Is there anything else you would like the Collective to know?

CB: caityballister.virb.com

Shout out to…?

CB: I want to thank the Lifestyle for featuring me and for creating this space. Also thanks to G’Pa Z, Kyle the Immediator of Media, the Cuckoo’s Nest, all my friends and teachers and everyone I’ve ever known.

You can’t go back

-Reflection and Response

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Patchwork: Untitled


Untitled is classic V- Attention to detail that conveys texture, feeling, and meaning. For me piece’s lines stretch into the past and demonstrate the power of Legacy.  For Patchwork Untitled I delved deep into the LIFESTYLE sample archives and found a track that V and I recorded back in the basement sessions at my parents house on Rose St, in Berkeley. Both the drums and the “organ” are from that period. The “organ,” is a sampled instrument from an early electric guitar part of mine.


Patchwork Untitled

Patchwork Untitled Acapella

One two three four

Everyday comes from 10,000 more

The family continues all through the lineage

Every single present’s connect to past millions

He stares head down/But no frown instead a smile/Imagines his seed’s achievements in miles away from where he toils each day/The night creeps up/He pees out green stuff/ This is enough/His shoulder gets bolder with every strike/No Folgers to ward off the latest of nights/This is today as the story I write/If it wasn’t for his spade/I wouldn’t have life/The present conditions are results of/Past decisions resolve so tough/That agrarian servant/Perhaps it was urban/ past pain joins today’s hurting/It’s all a current/As together we go/Lonliness lost in the family scrolls/Handed down from places so cold/Details forgot/But the struggle is known

One two three four

Everyday comes from 10,000 more

The family continues all through the lineage

Every single present’s connect to past millions

And they join together 1, 2, 3,4/Fists in the distance/Can still see more/ Moving tide/ Forever’s fact of life/Many times passed the mic/This story is ageless/This laptop was once pages/Before sound was translated/It was written in each language/Learned from the cave wall statements/This shit goes out to the Angulies and Mullers/And the names of my blood that time covers/And your people too/Generations of truth is the reason we get through current disputes/Smiles in the face of the burning sun/He’s got that ticket/Sister waits for him to come/ 200 years after the fact his offspring’s success validates sweat of the past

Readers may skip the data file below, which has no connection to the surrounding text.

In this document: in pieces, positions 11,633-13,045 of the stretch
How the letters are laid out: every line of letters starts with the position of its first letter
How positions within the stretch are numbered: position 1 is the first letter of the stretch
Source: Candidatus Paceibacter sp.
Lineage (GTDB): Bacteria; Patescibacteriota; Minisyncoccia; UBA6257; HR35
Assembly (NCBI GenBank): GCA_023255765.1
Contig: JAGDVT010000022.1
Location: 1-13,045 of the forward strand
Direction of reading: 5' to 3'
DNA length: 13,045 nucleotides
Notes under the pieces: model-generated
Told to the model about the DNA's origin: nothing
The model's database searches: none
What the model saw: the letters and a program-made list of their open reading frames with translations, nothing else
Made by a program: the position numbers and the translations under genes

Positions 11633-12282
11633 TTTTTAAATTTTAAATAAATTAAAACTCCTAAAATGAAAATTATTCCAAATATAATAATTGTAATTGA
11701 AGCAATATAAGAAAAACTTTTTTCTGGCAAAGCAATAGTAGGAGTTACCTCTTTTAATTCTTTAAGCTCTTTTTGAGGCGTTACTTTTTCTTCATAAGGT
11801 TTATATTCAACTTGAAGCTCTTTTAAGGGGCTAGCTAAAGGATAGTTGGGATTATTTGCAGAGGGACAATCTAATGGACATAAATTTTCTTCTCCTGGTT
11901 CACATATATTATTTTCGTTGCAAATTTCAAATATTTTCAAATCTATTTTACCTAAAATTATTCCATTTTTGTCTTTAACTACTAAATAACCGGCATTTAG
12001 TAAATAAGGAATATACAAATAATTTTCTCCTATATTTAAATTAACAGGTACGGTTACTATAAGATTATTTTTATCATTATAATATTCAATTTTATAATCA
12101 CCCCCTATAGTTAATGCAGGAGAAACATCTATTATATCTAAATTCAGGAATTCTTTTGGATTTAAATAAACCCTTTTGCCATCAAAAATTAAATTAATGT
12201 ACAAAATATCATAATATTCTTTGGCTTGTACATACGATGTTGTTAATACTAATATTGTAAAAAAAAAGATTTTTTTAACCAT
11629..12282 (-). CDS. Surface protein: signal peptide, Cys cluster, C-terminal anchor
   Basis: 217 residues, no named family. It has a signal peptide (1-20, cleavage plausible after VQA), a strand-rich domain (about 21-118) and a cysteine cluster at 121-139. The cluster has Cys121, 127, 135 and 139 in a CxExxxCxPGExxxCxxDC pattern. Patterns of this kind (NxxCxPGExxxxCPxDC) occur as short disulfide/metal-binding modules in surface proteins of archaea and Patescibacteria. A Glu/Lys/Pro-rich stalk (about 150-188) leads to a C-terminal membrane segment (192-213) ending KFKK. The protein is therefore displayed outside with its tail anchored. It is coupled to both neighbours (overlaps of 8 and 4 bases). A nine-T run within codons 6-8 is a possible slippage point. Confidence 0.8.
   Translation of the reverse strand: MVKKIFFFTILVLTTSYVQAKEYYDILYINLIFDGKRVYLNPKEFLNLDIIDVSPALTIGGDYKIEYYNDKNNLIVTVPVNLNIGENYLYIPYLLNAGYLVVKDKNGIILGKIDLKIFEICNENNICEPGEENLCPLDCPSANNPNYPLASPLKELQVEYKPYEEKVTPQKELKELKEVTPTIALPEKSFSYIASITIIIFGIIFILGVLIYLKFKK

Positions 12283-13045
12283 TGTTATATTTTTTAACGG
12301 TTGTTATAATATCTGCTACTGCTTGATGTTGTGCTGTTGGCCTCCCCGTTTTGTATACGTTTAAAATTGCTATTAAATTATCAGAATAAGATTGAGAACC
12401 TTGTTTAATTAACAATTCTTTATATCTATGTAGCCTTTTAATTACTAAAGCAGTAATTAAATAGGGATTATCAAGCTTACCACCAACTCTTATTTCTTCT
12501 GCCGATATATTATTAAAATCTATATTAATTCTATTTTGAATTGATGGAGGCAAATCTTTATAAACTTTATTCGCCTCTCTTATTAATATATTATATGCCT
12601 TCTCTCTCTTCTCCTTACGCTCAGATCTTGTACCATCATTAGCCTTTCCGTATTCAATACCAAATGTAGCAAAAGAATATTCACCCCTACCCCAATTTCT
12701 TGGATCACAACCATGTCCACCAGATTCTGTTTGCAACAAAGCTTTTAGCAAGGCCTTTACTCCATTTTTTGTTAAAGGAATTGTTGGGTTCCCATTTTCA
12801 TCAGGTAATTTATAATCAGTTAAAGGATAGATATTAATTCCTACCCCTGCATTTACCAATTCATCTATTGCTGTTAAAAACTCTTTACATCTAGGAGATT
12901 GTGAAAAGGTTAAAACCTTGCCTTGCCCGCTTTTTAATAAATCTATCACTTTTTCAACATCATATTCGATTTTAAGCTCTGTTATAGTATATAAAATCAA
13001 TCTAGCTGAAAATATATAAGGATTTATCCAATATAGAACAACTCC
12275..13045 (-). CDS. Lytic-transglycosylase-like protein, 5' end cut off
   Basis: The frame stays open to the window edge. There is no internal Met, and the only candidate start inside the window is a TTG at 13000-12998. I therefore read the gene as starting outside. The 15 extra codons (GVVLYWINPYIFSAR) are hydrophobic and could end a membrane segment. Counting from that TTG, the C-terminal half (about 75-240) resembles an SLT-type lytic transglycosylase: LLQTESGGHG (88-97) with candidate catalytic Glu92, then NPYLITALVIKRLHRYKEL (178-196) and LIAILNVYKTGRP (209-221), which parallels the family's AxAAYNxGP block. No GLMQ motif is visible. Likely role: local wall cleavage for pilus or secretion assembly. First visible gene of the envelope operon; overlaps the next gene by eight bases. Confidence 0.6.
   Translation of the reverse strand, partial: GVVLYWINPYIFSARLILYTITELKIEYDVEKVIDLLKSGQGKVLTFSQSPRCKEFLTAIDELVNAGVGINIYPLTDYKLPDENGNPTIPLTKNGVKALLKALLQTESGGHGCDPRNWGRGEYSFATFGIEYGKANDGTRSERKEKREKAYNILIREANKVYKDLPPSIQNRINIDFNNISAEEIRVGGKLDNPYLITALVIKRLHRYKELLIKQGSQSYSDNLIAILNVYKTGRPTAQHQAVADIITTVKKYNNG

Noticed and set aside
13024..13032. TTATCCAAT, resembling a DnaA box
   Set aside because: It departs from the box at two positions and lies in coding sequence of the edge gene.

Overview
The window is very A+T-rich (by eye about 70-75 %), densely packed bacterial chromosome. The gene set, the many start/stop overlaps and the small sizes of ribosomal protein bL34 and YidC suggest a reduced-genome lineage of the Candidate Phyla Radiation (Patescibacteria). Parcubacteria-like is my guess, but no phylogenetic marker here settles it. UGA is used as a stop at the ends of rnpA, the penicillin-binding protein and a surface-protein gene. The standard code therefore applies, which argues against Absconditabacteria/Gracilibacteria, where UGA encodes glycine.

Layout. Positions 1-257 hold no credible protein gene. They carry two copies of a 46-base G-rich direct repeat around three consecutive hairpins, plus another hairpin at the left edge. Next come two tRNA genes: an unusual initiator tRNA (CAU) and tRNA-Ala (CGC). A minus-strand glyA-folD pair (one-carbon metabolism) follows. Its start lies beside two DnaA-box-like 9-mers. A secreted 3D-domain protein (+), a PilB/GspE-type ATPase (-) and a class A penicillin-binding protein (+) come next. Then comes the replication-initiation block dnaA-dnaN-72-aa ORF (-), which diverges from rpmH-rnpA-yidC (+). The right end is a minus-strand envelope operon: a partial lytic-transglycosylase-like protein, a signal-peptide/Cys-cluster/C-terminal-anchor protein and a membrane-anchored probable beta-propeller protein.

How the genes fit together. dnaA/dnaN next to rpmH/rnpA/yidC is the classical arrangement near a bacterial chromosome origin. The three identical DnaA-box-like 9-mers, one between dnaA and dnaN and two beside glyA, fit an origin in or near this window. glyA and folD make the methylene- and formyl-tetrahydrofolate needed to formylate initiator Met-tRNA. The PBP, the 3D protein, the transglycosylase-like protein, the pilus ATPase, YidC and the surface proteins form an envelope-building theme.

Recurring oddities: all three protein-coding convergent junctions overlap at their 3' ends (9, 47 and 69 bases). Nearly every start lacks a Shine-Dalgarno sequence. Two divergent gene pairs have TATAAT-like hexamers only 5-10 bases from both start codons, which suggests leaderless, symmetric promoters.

One two three four

Everyday comes from 10,000 more

The family continues all through the lineage

Every single present’s connect to past millions

Reflection and Response


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The City Swells

Madrid, December 5th.

The city has turned into a universe of holiday. I live in Callao, which is the central shopping district and there are thousands of people that crowd the square outside my flat. There are lights strung up and various ice skating rinks in different plazas around town. That’s the environment that gave birth to this song

I wrote the instrumental for The City Swells yesterday on December 4th. I then wrote the lyrics today.

A Capella

Full Track

In this European capital invaded by lights/ Travelers who have taken flights to come and see the sights/ The crowd swells to dangerous heights/ In the distance street performer yells “That’s all for tonight.”/ Santa’s sleigh on display various nights/ Parents brave the cold with jackets and tights/ Earmuffed Munckin children hold on tight/ This city’s alight

I walk gingerly/ On this history/ These streets a mystery/ What happened here and when?/ Centuries of women and men/ Holidays spent in different fashion Ramadan back then/ Then the Christian kings established the crown/ And the lights went up and never came down/ Today’s the same way a slightly changed town/ These streets fit for horses not porches you find now

So I live in this city that slowly becomes mine/ Discovering places I’m still waiting to find/ No distractions of home memory clouds the mind/ Watch friend’s successes look how far they climb!/ And in such a short time/ Congrats on the victories/ I know we’d rise to infamy/ In our prime/ And while I keep busy I find I miss you/ i hope you’re missing me/ Sometimes

Holiday Reflection and Response